Gwendolen

Gender: Feminine
Origin: Welsh
Meaning: “white ring; white moon.”
(GWEN-doh-len)

The name is composed of the Welsh elements, gwen (white; blessed; fair) and dolen (ring; wreath; bow; brow; hair; moon).

The name first appeared in Geoffrey of Monmouth’s 1135 Historia Regum Britanniae in the form of Guendoloena as the name of a Welsh queen. He used the name again in the Vita Merlini in which it is the name of Merlin’s wife.

The name, however, did not come into common usage until the 18th-century.

It is also the name of a heroin in George Eliot’s novel, Daniel Deronda.

As of 2010, its French form of Gwendoline was the 415th most popular female name in France, while Gwendolyn ranks in as the 571st most popular female name in the United States, (2011).

Other forms of the name include:

  • Guendolen (English)
  • Guendoloena (English)
  • Gwendolen (English/Welsh)
  • Gwendolyn (English)
  • Gwendoline (French)
  • Guendalina (Italian)
Common short forms are Gwen, Gwendy and Wendy.
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Phoebe

Gender: Feminine
Origin: Greek
Meaning: bright; light
(FEE-bee).

To many Americans, Phoebe brings to mind the wacky yet lovable character of Phoebe Buffay on the popular SitCom, Friends. To the British, she is of an upper crust trendy sort, to Christians, she is an admirable woman in the New Testament, and to the Greeks, she is a classic, featured in both the Greek Orthodox calendar of saints as well as in Greek myth.

The name is derived from the Greek, Phoibus, which means “bright, light.”

In Greek Mythology, Phoebe was a pre-Olympic goddess, a Titan. She was the goddess of the moon and the consort of her own brother Coeus, from him, she mothered Asteria and Leto and was believed to be the grandmother of Artemis and Apollo.

The Greeks later associated her with the goddess Artemis. Phoebe was often used as an epithet for Artemis, while the masculine form, Phoebus, was used for Apollo.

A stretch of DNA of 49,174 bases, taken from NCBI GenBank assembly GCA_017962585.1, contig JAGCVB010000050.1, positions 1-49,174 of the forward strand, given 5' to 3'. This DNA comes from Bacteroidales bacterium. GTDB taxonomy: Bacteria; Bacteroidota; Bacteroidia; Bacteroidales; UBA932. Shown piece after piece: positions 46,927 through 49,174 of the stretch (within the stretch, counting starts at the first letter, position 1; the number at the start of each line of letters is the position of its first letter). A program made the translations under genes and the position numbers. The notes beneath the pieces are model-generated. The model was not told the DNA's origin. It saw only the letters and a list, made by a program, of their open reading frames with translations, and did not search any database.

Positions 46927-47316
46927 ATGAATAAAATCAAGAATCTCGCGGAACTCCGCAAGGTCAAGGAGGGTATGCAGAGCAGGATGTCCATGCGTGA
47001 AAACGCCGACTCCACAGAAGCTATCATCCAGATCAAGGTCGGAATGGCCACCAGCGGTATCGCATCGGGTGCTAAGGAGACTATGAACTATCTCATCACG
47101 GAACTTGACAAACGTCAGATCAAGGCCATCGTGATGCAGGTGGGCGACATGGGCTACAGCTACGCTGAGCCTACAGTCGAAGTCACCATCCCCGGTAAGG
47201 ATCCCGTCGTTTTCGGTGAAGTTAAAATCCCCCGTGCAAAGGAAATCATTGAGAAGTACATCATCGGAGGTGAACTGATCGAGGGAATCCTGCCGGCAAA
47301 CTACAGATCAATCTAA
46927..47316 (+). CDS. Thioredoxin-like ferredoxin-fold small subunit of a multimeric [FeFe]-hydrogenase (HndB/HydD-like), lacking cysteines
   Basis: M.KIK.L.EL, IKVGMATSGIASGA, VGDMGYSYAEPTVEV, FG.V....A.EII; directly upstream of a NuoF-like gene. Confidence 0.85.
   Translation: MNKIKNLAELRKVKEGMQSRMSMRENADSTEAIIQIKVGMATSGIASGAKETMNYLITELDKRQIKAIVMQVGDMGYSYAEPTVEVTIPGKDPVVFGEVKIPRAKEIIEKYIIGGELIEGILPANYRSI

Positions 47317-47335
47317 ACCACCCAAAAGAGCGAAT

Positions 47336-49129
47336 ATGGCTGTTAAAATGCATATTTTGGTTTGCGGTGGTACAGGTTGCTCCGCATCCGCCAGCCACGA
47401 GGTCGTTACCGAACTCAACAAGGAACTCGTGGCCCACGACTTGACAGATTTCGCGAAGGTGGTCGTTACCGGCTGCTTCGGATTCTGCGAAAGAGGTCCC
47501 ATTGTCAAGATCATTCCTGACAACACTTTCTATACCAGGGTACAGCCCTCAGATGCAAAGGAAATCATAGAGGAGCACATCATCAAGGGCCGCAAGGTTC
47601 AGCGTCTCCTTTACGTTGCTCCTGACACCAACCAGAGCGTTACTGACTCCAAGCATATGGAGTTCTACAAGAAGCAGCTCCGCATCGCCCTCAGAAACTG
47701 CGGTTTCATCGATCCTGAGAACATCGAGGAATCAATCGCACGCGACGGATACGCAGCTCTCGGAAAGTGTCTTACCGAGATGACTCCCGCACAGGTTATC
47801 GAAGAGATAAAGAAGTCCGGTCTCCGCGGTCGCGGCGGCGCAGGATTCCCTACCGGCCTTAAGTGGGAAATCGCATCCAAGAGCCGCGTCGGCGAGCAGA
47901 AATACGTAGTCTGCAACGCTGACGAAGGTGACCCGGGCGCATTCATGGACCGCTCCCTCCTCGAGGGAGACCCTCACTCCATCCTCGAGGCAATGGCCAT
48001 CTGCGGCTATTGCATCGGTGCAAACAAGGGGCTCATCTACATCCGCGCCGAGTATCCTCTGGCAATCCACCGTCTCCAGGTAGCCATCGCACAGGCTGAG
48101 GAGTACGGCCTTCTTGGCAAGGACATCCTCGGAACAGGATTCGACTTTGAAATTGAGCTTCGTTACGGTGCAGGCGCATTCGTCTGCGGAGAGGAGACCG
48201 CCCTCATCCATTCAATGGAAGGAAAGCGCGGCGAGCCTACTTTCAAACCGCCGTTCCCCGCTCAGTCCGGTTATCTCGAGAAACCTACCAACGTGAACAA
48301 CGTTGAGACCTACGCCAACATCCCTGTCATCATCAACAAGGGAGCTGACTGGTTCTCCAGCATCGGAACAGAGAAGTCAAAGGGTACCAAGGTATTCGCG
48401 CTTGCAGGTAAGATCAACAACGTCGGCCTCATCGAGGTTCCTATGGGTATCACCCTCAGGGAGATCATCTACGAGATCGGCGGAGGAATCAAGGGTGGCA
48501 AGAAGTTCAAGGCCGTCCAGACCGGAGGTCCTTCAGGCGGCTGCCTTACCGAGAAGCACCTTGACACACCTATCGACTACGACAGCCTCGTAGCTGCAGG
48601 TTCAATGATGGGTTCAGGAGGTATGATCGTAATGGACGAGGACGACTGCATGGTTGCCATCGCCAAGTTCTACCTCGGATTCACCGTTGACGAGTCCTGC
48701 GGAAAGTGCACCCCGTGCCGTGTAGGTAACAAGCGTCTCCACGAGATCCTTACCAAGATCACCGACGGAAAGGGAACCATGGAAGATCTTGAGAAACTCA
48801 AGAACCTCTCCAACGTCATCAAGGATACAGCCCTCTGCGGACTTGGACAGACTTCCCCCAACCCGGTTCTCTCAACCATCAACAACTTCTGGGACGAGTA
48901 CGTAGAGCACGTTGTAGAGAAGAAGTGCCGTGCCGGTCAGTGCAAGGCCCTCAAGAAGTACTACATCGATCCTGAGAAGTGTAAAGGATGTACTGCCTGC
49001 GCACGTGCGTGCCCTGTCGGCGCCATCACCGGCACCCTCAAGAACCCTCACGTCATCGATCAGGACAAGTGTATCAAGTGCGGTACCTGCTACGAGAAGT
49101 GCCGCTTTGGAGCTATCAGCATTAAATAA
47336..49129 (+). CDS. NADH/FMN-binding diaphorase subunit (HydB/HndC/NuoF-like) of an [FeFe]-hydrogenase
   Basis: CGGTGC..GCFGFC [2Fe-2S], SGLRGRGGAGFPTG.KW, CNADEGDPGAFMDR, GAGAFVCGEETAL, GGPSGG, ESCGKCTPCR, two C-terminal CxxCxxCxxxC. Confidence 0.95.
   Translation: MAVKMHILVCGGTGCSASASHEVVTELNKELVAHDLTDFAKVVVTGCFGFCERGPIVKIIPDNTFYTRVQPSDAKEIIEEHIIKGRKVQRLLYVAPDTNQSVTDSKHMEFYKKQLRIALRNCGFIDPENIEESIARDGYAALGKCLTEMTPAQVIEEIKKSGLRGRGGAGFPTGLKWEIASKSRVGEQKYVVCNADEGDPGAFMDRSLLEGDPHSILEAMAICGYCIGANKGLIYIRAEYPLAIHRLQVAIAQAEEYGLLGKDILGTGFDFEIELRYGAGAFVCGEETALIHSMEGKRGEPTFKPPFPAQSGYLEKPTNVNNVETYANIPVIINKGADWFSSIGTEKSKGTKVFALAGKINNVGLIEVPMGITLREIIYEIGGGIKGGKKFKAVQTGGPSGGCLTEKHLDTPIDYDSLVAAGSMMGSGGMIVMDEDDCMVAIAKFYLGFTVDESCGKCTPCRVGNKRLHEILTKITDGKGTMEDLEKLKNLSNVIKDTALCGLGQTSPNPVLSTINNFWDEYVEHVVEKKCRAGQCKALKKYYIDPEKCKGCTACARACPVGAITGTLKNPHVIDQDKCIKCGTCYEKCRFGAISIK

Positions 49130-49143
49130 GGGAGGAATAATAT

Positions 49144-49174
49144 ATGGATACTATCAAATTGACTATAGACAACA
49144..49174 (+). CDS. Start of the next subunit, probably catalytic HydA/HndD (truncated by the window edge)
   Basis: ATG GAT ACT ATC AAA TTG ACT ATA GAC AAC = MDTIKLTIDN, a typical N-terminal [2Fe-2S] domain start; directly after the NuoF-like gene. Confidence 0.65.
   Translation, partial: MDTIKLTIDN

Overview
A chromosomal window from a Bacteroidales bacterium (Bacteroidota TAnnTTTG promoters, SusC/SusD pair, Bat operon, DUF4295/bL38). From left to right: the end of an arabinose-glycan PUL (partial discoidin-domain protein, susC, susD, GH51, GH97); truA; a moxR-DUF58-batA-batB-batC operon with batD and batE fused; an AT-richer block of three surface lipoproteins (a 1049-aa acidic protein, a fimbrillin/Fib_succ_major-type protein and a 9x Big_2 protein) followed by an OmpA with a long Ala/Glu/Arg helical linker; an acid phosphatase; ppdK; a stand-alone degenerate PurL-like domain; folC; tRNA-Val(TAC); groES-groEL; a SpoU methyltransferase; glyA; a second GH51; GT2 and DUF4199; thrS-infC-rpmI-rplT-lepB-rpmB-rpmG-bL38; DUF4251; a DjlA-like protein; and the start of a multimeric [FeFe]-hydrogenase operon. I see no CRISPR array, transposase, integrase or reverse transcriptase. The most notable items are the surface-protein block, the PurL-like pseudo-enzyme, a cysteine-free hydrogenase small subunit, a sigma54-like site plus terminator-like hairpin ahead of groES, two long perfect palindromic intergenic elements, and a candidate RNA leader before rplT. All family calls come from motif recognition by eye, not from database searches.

Phoebe was also associated with the Oracle of Delphi.

There are a few other Phoebes mentioned in ancient Greek religion, one was a Heliade nymph, another was the daughter of Leucippus and Philodice.

Phoebe, daughter of Leucippus, and her sister Hilaeira, were priestesses to Artemis and Athena. They were both betrothed to Idras and Lynceus. Castor and Pollux, the divine twins, were so impressed by their beauty, that they fell in love with the two maidens and carried them off for themselves. Idras and Lynceus, outraged, sought the two immortals but were both slain. Nevertheless, Phoebe married Pollux. It was also the name of a sister to Leda.

In the New Testament, the name is borne by a woman of Cenchrae, many scholars argue that she was a deaconess, the Catholic Church especially seems to support this stance. She is also believed to have brought Paul’s Epistle of the Romans to Rome. She is a canonized saint in both the Catholic and Greek Orthodox Churches, both rites hold her feast on September 3rd.

Fast forward to the 1500s and you will find the name Phebe, (an older English spelling), as the name of one of Shakespeare’s characters in his play, As You Like It. In the modern American Classic, she is the younger sister of Holden Caulfied in J.D. Salinger’s Catcher in the Rye. Polish Science Fiction writer, Jacek Duraj, uses the name as an acronym for post-human beings in his novel Perfekcyjna niedoskonałość.